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BUSINESS
March 10, 2015 | By Jane M. Von Bergen, Inquirer Staff Writer
Lots of labor news in the last three weeks - and in some ways, the 21,000-member union local led by Wendell Young 4th has been at the heart of all of it. On Feb. 19, for example, Walmart announced it would raise minimum wages for its workers to $9 an hour starting in April. In Philadelphia, and across the nation, the United Food and Commercial Workers union has spent at least the last two decades pressuring Walmart on its wage policies. On Feb. 26, the Pennsylvania House voted to privatize the state's liquor stores.
NEWS
February 22, 2015 | By Julia Terruso, Inquirer Staff Writer
Organizers of Pope Francis' expected visit to Philadelphia in September said Friday that they had raised $30 million of a $45 million goal. The World Meeting of Families, the nonprofit that is planning and staging the papal visit along with a weeklong Catholic convention, said it brought in $30 million in cash and in-kind donations. Fund-raising started in February 2014. "Wonderful generosity and great enthusiasm for the World Meeting of Families and Pope Francis have defined our initial fund-raising efforts," said Archbishop Charles J. Chaput in a news release.
NEWS
February 17, 2015 | Kristen A. Graham, Inquirer Staff Writer
Education may well be the issue that gets Philadelphia's next mayor elected. That fact is not lost on Stephanie Conaghan, a kindergarten teacher at Ziegler Elementary, a public school in Oxford Circle. So for the last several months, in addition to teaching 30 children, she's been learning about politics: volunteering at phone banks, signing her colleagues up to canvass neighborhoods for candidates she believes support education, and distributing voter-registration forms to parents.
ENTERTAINMENT
February 7, 2015 | By Toby Zinman, For The Inquirer
Michael Hollinger's Under the Skin , a world premiere at the Arden Theatre, is a surprise. Hollinger's plays are sometimes smart and elegant ( Opus ), smart and funny ( Incorruptible ), or smart and sad ( Ghost Writer ). This new play is none of the above, but rather a shallow soap opera full of cheap laughs about such hilarious topics as organ donation and deep, painful family grudges. It's all very well to talk about life imitating art, but when the lead actor in a play moves from his onstage hospital bed to a real hospital bed, highfalutin theories seem to matter less.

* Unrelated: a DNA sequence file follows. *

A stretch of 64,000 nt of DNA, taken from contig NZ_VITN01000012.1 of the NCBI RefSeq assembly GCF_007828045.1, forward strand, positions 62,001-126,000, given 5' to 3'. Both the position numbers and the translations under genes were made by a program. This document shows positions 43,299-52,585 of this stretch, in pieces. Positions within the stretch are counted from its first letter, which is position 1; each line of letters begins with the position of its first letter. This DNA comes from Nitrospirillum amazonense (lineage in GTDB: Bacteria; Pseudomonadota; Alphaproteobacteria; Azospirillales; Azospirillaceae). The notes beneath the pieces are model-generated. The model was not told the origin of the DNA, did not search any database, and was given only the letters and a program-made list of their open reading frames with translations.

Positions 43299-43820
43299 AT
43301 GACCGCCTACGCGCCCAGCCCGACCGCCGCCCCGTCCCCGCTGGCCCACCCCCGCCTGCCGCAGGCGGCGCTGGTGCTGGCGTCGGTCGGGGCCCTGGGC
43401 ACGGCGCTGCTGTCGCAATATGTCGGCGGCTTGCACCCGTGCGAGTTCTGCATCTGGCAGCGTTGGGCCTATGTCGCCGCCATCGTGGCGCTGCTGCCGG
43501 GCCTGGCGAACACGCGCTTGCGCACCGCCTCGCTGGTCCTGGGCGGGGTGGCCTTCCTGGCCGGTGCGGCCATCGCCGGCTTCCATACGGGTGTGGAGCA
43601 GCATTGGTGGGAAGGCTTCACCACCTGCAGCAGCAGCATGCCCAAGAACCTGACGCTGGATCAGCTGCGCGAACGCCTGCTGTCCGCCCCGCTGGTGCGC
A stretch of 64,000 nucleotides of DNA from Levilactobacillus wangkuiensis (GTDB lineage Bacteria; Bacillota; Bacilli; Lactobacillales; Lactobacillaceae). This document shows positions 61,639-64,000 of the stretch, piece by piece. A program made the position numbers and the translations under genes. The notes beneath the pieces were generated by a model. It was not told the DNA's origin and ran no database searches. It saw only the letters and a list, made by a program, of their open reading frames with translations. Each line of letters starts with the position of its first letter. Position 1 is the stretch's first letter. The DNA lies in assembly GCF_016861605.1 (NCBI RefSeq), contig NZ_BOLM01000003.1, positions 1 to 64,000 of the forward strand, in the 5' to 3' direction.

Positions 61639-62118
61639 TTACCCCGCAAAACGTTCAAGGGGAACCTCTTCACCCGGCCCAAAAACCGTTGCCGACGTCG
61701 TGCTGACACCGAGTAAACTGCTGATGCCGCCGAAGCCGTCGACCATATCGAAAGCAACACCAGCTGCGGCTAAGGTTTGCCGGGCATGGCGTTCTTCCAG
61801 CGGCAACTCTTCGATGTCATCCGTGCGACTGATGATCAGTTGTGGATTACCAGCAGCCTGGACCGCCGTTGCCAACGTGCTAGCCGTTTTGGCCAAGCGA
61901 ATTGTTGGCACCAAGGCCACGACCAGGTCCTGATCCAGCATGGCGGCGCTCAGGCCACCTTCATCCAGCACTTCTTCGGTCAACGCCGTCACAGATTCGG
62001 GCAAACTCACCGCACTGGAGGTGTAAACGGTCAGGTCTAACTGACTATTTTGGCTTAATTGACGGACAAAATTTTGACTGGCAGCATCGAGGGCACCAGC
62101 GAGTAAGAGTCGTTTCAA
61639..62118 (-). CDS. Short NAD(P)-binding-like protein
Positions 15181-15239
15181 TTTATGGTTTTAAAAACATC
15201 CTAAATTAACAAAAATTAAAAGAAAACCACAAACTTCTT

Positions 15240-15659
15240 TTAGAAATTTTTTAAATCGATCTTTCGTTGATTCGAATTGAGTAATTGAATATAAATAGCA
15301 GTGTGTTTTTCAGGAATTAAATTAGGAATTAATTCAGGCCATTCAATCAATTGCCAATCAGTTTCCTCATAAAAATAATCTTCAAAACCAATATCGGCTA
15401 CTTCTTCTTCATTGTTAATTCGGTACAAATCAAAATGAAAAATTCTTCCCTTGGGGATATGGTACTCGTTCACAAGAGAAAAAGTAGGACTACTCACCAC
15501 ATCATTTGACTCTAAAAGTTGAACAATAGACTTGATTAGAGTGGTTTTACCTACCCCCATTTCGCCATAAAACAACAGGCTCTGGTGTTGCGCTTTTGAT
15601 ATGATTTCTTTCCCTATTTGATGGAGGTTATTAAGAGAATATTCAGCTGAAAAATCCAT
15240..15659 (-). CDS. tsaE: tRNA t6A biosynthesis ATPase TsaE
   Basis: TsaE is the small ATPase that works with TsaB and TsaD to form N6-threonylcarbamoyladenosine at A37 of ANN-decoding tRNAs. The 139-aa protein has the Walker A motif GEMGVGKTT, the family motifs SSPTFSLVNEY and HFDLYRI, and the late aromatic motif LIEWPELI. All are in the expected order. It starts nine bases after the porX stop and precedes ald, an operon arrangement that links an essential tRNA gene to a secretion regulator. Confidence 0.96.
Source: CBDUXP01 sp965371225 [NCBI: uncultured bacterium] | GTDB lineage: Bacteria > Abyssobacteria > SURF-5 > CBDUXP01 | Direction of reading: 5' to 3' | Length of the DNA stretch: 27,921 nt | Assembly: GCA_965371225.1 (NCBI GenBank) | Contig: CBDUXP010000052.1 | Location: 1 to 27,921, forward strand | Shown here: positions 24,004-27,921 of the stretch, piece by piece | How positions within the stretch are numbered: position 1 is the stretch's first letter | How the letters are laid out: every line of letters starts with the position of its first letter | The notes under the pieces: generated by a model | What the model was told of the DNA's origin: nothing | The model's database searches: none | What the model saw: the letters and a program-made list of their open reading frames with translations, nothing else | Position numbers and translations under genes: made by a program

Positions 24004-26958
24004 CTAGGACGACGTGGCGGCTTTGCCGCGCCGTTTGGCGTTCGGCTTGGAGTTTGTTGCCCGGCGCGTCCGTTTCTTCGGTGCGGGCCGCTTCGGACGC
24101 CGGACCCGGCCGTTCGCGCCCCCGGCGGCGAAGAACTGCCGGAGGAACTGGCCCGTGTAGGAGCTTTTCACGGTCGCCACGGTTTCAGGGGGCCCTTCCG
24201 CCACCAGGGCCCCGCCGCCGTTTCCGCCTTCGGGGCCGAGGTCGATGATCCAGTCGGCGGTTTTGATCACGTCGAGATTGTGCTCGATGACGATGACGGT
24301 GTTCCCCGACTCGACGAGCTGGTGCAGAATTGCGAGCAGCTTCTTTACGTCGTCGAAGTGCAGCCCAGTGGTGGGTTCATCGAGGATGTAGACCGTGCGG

ENTERTAINMENT
January 29, 2015 | BY CHUCK DARROW, Daily News Staff Writer darrowc@phillynews.com, 215-313-3134
WING BOWL's key component may be a piece of chicken, but a duck is a much better poultry metaphor for the testosterone-fueled annual bacchanal staged by sports-gabber WIP-FM (94.1). That's because while everything will likely go as smoothly as a duck gliding across a pond - if you ignore the audience's booze-fueled grabbling, puking and general misbehavior - just beneath the surface, parts will be moving constantly to make things look effortless. Friday's Wing Bowl 23 at the Wells Fargo Center will be the result of a year's worth of planning and plotting by about a half-dozen WIP staffers charged with staging what has become a civic touchstone of near-mythic status.
NEWS